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As you point out most index funds have a very low 'expense ratio'- so there is little differentiation between them based on fees each charge. My personal performance benchmark is the S&P Index Fund (1yr & 2yr periods). I would limit my investing to S&P Index Fund if I did not have a better performing option available. The real benefit of a 'stock window' as part of a 401K plan is that it affords employee access to individual stocks rather than funds.

As for actively-managed mutual funds, (also ETFs and Target Date Funds) my criteria is that any option I would consider must have recently (i.e., 1yr & 2yr periods) outperformed the S&P 500 Index in terms of GROWTH in 'unit price'. My primary concern is amount of profit (or CAGR - compound annual growth rate) the fund returns to me - fees charged by fund's management is of secondary importance. Incidentally, this one criteria eliminates perhaps 90% of actively-managed mutual funds from consideration.

I apply two criteria as I 'cherry-pick' a few (i.e., 3-5 while still working) individual growth stocks for investment each year. (1) Business must be a 'great business' as espoused by the MF - many of my stocks were recommended by MF newsletters. and (2) My analysis indicates that stock price will likely double in value within 5 years (i.e., CAGR = 14%). Am not boasting but my portfolio has actually outperformed that growth rate over the past seven years since my retirement in 2013.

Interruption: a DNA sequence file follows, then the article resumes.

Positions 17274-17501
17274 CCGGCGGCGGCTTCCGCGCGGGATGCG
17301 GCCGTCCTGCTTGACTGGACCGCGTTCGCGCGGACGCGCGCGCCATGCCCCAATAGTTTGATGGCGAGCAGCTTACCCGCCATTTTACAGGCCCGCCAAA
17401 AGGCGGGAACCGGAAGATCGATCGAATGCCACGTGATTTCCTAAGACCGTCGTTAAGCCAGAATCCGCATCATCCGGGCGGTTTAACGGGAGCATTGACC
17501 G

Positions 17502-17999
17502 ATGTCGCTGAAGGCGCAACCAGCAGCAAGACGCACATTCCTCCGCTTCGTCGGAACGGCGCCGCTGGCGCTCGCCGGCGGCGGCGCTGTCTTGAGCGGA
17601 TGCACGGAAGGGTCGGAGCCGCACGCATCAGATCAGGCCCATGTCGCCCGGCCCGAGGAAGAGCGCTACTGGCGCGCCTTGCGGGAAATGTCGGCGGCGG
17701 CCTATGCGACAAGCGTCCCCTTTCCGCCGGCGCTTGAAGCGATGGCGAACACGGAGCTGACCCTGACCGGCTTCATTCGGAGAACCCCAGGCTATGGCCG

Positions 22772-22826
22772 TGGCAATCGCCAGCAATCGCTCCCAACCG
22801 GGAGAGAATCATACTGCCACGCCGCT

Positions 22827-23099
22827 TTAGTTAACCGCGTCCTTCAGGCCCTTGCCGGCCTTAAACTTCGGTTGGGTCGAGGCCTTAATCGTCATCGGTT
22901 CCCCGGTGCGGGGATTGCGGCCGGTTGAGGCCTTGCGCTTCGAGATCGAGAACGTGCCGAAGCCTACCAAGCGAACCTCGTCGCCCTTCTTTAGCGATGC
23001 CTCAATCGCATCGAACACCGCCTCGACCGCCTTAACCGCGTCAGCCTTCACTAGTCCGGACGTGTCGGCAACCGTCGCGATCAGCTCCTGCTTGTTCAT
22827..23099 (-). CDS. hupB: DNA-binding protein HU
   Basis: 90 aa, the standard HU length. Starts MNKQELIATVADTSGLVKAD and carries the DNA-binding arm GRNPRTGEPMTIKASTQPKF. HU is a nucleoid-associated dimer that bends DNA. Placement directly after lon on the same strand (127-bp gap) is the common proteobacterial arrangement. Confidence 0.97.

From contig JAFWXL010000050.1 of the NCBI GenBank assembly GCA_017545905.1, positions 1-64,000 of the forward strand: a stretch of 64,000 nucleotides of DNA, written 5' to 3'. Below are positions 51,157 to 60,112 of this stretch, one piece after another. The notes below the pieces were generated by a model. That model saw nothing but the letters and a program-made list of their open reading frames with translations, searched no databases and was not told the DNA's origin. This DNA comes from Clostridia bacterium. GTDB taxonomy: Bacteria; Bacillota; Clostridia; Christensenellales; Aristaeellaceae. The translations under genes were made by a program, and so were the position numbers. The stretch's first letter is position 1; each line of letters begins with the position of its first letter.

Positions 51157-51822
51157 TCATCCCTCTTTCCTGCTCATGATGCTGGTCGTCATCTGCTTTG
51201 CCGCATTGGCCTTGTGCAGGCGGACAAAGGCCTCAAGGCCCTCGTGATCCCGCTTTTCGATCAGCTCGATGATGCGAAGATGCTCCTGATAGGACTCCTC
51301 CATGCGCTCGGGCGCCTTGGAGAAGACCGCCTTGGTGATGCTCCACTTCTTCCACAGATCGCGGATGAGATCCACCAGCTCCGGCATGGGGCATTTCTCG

Final comment. (1) I would not invest in an annuity because I cannot determine what its payout might be say 20 years in the future. In effect, the soon-to-be retiree will likely be at the mercy of the insurance company in determining payout amount. (2) I would not invest in Target Date Funds - if you look at performance among its underlying funds there will be several low-performing 'dogs' among them. Again, I am not interested in any asset which has not recently outperformed the S&P 500 Index.
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